Commentary: It is good that Babesia is being recognized by the mainstream press now, although I first discovered Babesia in the Hudson Valley, N. Y. over 15 years ago!  Patients with resistant Lyme symptoms were coming in with night sweats, day sweats, chills, and occasionally "air hunger"  and a cough, and I discovered the presence of Babesia microti. This article discusses a different strain of Babesia, known as Babesia divergens, which has been found primarily in Europe, and is known to cause a type of anemia, where the red blood cells burst apart (hemolytic anemia). This type of anemia is not common in patients that I see that are co-infected with Lyme and Babesia microti. I am now finding another strain of Babesia in my patients from the Northeast, known as Babesia WA-1/duncani, that is not mentioned in the article. Several years ago I reported at the International Lyme conference in Toronto that up to 19% of my patients with Babesia were testing positive through LabCorp for Babesia duncani. Standard tests for Babesia are not reliable (such as the Giemsa stain, IFA's, and PCR's), and testing only for one strain of Babesia, may miss other strains. This malaria type parasite frequently contributes to persistent illness in my Lyme patients, and should be considered in any patient with unexplained fever, sweats and chills where other etiologies have been ruled out (see page 68 of my book).

Commentary: The Vermont Governor just signed the Lyme disease treatment bill into law. The Vermont legislature is cognizant of the debilitating effects that Lyme and tick-borne diseases have had on Vermonters, and now have given doctors the right to use their best clinical judgement to treat patients without fear of reprisal.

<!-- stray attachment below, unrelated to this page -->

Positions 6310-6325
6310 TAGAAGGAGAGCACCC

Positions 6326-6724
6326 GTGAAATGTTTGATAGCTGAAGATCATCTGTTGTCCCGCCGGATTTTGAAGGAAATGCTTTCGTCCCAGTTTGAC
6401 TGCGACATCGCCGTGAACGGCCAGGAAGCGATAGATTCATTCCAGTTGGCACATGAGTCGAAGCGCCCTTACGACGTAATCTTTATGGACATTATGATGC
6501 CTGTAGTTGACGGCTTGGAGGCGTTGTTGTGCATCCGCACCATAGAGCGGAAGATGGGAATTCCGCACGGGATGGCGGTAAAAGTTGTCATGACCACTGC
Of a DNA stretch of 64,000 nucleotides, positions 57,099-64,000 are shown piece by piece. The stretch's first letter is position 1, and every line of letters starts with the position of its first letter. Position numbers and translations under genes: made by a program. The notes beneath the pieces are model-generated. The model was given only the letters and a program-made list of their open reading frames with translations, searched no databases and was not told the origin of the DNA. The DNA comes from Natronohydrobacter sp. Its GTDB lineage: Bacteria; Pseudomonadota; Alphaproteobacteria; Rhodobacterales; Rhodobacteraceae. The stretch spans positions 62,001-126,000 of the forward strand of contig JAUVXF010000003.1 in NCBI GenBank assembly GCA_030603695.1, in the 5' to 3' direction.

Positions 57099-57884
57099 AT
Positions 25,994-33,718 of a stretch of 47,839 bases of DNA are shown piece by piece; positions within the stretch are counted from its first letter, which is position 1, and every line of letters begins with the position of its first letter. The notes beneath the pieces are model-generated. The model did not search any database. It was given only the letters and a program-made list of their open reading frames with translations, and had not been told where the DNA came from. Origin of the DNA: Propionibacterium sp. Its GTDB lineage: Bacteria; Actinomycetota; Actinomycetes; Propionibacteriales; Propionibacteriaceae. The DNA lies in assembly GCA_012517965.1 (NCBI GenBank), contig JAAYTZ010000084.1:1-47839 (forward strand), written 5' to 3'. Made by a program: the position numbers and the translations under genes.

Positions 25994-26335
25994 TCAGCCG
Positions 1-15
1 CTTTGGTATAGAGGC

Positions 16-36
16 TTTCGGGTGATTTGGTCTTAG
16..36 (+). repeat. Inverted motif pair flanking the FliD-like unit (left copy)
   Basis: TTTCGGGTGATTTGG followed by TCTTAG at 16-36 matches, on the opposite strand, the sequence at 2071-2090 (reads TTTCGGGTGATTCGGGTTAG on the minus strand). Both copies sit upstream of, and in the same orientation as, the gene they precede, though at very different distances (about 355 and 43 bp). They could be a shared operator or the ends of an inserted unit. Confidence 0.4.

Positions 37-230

5/23/14  GOVERNOR SIGNS LYME DISEASE TREATMENT BILL INTO LAWVTDigger.org


Commentary: Plusieurs personnes m'ont demandé comment on peut savoir si on est atteint de la maladie de Lyme. Cette vidéo explique les 6 signes et symptômes souvent associés aux borrélioses. J’espère vous voir à Strasbourg pour le colloque sur la maladie de Lyme. Mon livre va sortir en français et sera disponible pour cette conférence (des dédicaces sont prévues).

French video 2: Les 6 signes et symptomes que vos maux peux etre du a la maladie de Lyme


Press Release:  Congressman Chris Gibson (NY-19) has authored bipartisan legislation to require the National Institutes of Health (NIH) and Centers for Disease Control (CDC) to audit available research on vector-borne diseases like Lyme disease.

H.R. 4701, the Vector-Borne Disease Research Transparency and Accountability Act of 2014, would form working groups on at least two high-incidence diseases to develop a scientific framework on how to move forward to fill gaps in research and patient care.

The working groups would include relevant federal officials, non-federal physicians who treat Lyme, non-federal scientists, researchers, members of the patient community, and additional members appointed by Congress to ensure a diversity of perspectives and balanced representation..... (read more)

5/22/14  Congressman Chris Gibson Press Release